Coronavirus: Countries reject Chinese-made equipment

Ta’ofi ‘e he ngaahi fonua ‘Iulope hangē ko Sipeini, Netaleni mo Toake ‘a e ngaahi nāunau kuo fa’u ‘o tiliva hake mei Siaina ke tokoni ki hono tau’i ‘o e vailasi kolona’. 'Ikai tonu hono ngaohi', 'ikai kakato pea kovi e kualitī 'o e 'u me'a 'e ni'ihi. Pea kuo tukuaki’i ‘e Sipeini ko e kautaha Siaina ko e Shenzhen Bioeasy Biotechnology, na’e ‘ikai ha’anau laiseni ke fa’u e ngaahi me’a ngāue malu’i mo’ui ko ‘eni. Taimi tatau kuo fakahā mei he ngaahi fonua' ni ‘oku ‘i ai pe ngaahi me’angāue mei he pule’anga Siaina' ‘oku lelei pe ia pea fe’unga ki hono tau’i ‘o e vailasi’. Pehē mei Toake na’a nau ‘ota ‘a e me’asivi vailasi mei ngaahi kautaha ‘i Siaina ‘ai hake ne ‘ikai tonu ka neongo ia ne nau pehē ne tonu pea fe’unga ke ngāue’aki ‘a e kiti (testing kits) ‘e tolu kilu tupu (350,000.) Kuo hū mai ‘eni e ngaahi mahamahalo kotoa ko ‘eni ki Siaina hili e vavalo ‘a e kau ‘analaiso ‘oku me’angāue’aki ‘e Siaina ‘a e tō ko ‘eni ‘a e mahaki Kōviti-19 ko ha faingamālie ke hoko atu ‘ene hūhū holo mo ‘ene ngaahi palani faka’ekonōmika he kolope’.

This article originally appeared on BBC.

A number of European governments have rejected Chinese-made equipment designed to combat the coronavirus outbreak.

Thousands of testing kits and medical masks are below standard or defective, according to authorities in Spain, Turkey and the Netherlands.

Europe has reported hundreds of thousands of cases of coronavirus.

More than 10,000 people have died in Italy since the outbreak began.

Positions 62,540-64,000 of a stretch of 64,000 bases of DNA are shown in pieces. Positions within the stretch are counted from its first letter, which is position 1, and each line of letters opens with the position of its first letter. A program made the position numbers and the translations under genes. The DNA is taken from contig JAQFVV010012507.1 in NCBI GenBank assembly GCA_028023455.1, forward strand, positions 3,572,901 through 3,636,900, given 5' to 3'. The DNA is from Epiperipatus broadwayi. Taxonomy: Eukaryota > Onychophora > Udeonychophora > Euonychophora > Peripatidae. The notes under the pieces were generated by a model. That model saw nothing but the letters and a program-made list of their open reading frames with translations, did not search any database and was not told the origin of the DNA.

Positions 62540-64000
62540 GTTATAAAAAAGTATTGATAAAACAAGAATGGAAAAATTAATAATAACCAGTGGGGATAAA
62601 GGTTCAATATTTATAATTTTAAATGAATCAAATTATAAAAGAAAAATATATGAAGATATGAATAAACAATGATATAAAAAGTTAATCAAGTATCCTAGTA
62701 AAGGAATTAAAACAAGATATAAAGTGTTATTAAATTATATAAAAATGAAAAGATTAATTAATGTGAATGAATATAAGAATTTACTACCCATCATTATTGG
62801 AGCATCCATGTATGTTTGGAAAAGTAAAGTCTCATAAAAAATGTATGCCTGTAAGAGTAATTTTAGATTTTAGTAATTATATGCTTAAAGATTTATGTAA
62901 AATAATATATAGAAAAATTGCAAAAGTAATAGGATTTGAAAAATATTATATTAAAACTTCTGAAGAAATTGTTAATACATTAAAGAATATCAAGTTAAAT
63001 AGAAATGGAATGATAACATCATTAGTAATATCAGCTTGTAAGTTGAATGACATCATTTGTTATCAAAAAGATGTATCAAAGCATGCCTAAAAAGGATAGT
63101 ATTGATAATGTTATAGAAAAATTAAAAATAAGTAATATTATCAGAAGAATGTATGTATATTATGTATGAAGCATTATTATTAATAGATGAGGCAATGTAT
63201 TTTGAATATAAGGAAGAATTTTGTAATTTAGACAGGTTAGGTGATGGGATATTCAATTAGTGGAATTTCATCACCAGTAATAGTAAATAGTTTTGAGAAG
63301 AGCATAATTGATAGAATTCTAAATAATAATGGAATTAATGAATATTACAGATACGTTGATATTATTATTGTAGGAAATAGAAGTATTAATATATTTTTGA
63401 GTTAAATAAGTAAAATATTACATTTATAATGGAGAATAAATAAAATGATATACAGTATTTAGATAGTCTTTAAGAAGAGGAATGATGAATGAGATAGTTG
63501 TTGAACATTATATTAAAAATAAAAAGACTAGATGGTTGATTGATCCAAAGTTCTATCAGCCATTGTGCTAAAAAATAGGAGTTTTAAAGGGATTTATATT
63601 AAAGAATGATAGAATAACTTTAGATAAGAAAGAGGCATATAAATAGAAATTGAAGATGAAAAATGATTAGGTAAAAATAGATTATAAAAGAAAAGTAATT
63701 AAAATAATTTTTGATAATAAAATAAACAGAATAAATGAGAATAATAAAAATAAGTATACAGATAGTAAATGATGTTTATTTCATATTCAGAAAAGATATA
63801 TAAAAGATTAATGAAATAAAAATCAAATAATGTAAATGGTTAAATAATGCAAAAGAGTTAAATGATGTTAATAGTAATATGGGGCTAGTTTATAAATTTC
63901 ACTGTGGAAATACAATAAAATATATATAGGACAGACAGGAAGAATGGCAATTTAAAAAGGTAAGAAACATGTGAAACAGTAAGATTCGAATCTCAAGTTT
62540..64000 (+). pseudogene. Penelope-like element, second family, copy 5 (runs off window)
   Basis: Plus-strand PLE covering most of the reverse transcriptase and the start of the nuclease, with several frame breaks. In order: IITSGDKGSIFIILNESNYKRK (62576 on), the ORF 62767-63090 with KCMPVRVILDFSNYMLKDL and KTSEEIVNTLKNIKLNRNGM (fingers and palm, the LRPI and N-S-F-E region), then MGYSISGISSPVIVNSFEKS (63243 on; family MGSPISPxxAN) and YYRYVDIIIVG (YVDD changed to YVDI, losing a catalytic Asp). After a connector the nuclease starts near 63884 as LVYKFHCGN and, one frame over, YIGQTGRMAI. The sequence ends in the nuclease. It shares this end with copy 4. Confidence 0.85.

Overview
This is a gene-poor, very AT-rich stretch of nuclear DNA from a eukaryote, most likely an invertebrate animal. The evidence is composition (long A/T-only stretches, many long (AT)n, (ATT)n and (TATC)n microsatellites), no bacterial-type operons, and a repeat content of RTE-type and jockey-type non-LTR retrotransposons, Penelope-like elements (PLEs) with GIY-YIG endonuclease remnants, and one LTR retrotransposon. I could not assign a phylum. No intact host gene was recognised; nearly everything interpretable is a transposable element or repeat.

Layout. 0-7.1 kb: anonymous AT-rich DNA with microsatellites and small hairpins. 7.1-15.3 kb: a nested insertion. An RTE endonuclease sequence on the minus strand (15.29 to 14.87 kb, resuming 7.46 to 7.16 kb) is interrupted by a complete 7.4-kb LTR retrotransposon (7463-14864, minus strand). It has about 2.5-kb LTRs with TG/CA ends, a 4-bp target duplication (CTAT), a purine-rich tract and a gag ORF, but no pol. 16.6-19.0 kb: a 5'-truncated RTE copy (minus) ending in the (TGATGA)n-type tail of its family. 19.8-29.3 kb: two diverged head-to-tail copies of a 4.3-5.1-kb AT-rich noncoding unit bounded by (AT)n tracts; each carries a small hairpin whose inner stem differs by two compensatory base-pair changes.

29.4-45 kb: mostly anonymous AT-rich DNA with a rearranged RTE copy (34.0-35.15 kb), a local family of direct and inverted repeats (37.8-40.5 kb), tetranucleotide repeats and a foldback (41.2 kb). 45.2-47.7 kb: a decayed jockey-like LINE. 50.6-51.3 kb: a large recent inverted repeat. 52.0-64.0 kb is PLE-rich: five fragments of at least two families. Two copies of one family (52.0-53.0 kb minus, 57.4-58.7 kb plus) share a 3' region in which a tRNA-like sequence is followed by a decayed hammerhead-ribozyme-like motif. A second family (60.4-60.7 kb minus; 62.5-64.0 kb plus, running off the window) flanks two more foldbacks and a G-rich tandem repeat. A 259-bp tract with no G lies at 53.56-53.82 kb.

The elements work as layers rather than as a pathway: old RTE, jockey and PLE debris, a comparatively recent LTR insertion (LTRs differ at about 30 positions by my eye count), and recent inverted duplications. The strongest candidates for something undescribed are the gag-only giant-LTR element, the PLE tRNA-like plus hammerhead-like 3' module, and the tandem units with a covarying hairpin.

The virus was first detected in China at the end of 2019. The government implemented strict lockdown measures to bring it under control.

What’s wrong with the equipment?

On Saturday, the Dutch health ministry announced it had recalled 600,000 face masks. The equipment had arrived from a Chinese manufacturer on 21 March, and had already been distributed to front-line medical teams.

Dutch officials said that the masks did not fit and that their filters did not work as intended, even though they had a quality certificate,

“The rest of the shipment was immediately put on hold and has not been distributed,” a statement read. “Now it has been decided not to use any of this shipment.”

Spain’s government encountered similar problems with testing kits ordered from a Chinese company.

It announced it had bought hundreds of thousands of tests to combat the virus, but revealed in the following days that nearly 60,000 could not accurately determine if a patient had the virus.

The Spanish embassy in China tweeted that the company behind the kits, Shenzhen Bioeasy Biotechnology, did not have an official license from Chinese medical authorities to sell its products.

It clarified that separate material donated by the Chinese government and technology and retail group Alibaba did not include products from Shenzhen Bioeasy.

Turkey also announced that it had found some testing kits ordered from Chinese companies were not sufficiently accurate, although it said that some 350,000 of the tests worked well.

Allegations of defective equipment come after critics warned China could be using the coronavirus outbreak to further its influence.

In a blog post last week, EU chief diplomat Josep Borrell warned that there is “a geo-political component including a struggle for influence through spinning and the ‘politics of generosity’.”

“China is aggressively pushing the message that, unlike the US, it is a responsible and reliable partner,” he wrote. “Armed with facts, we need to defend Europe against its detractors.”

What’s the situation in Europe?

On Monday, Spain reported 812 new deaths in the space of 24 hours – bringing its total death toll to 7,340. It now has more than 85,000 infections – surpassing the number of cases reported in China.

New measures have also come into force in Spain banning all non-essential workers from going to their jobs. The restrictions will be in place for at least two weeks.

Italy remains the worst affected country worldwide. More than 10,000 people have died from the virus there, and it has recorded nearly 100,000 infections. Only the US has more confirmed cases, although the death toll there is far lower.

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